They are completely separate. Your requirement to register under the state laws are subject to those laws and your requirement to register under the federal laws are subject to those federal ones so if your Tier status would require you don’t register under California laws you would still have to attempt to register under the federal law in California if the federal registration laws still applied to you. Additionally if the federal registration no longer applies to you because the registration expired but your tier status in California says that you still do then you would still have to register. There is no “petitioning” off of the federal SORNA registration requirements.

      • M C

        Don’t quote me on this but I will point out that if you never leave the state I don’t think the Federal SORNA requirement that you attempt to register in a state (should that state not require the registration but SORNA require it) would be enforceable because the feds authority generally does not allow them to enforce this until you cross state borders but as soon as you do you could be subject to its enforcement.

        • AJ

          @M C:
          Actually, federal laws kick in when you engage in interstate commerce. It’s the Commerce Clause under which most things are created. Though SCOTUS is sllllloooowllly beating back the widespread congressional abuse of this Clause (a problem SCOTUS created), it’s still alive and well.

          I would not be surprised if some DoJ lawyer were able to convince a court that since you’re using the Internet or a cell phone or what have you, you’re engaging in interstate commerce and are thus subject to federal jurisdiction as well. The only example that pops in my head about how they do this is D.R. (not using name to avoid website scrapers) who shot up the SC church. Even though everything about the crime occurred wholly within the boundaries of SC, they were able to nail him on federal charges because the weapon was a product of interstate commerce.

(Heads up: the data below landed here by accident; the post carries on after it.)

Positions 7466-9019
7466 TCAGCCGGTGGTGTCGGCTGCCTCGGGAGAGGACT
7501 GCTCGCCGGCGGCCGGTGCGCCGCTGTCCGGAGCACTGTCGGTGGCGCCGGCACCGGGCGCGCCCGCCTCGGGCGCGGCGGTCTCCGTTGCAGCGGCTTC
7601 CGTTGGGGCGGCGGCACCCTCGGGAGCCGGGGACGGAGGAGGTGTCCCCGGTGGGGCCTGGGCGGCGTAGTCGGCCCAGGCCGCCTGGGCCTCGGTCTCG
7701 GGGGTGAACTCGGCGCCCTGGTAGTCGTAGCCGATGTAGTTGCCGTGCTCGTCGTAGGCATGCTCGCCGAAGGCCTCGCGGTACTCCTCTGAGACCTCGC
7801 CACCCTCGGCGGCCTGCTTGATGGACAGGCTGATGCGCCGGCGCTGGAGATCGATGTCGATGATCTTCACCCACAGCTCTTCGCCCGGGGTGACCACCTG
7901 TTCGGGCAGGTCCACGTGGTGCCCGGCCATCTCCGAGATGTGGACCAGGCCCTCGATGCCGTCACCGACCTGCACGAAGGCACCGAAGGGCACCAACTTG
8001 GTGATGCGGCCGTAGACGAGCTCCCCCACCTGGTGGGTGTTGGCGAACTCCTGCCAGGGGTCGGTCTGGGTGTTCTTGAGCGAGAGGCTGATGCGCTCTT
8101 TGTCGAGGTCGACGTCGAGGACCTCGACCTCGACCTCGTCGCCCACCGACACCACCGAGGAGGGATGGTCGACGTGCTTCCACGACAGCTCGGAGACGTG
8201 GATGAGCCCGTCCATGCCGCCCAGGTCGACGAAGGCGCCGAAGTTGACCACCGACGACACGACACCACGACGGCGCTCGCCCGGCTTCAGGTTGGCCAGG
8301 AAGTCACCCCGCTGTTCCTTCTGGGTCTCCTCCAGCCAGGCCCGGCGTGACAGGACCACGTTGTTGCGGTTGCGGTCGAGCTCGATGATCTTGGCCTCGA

• Taylor

        We’d have to register twice? It looks like I would be Tier One on federal SORNA and I would be automatically off at the 15 year mark. On California’s “tiered” law, I am at Tier Two and I would only qualify to “PETITION” off at 20 years which I think is horse$hit. Why can’t California just say SORNA preempts California law and California gets rid of their tiered registry?

        The only thing I think is fair about SORNA is it’s all automatic and we don’t have to worry about the petitioning scheme that’s going to cost at least a few thousand dollars for each person to hire an attorney, get assessments, maybe even have to enroll for the casomb completion certificates, then all of the stresses of waiting and maybe getting denied by the Judge, without even any guarantees.

        Other than that, SORNA is going to require registering every three months and six months in many cases… and a lot of people complain about registering every year. The information SORNA collects is a lot of extensive too, like disclosure of professional licensing. So livelihoods are at stake.

        What’s troubling to me is the “liberals” (yes, even Ginsberg) decided in favor of delegating these government powers in the Gundy case, while Gorsuch, Roberts, and Thomas said government powers in this case are dangerous! The SCOTUS liberal bloc was supposed to be more friendly toward civil rights. But then it’s Donald Trump’s Attorney General, Bill Barr, all of a sudden imposing SORNA and it’s significantly more draconian requirements on all of us!!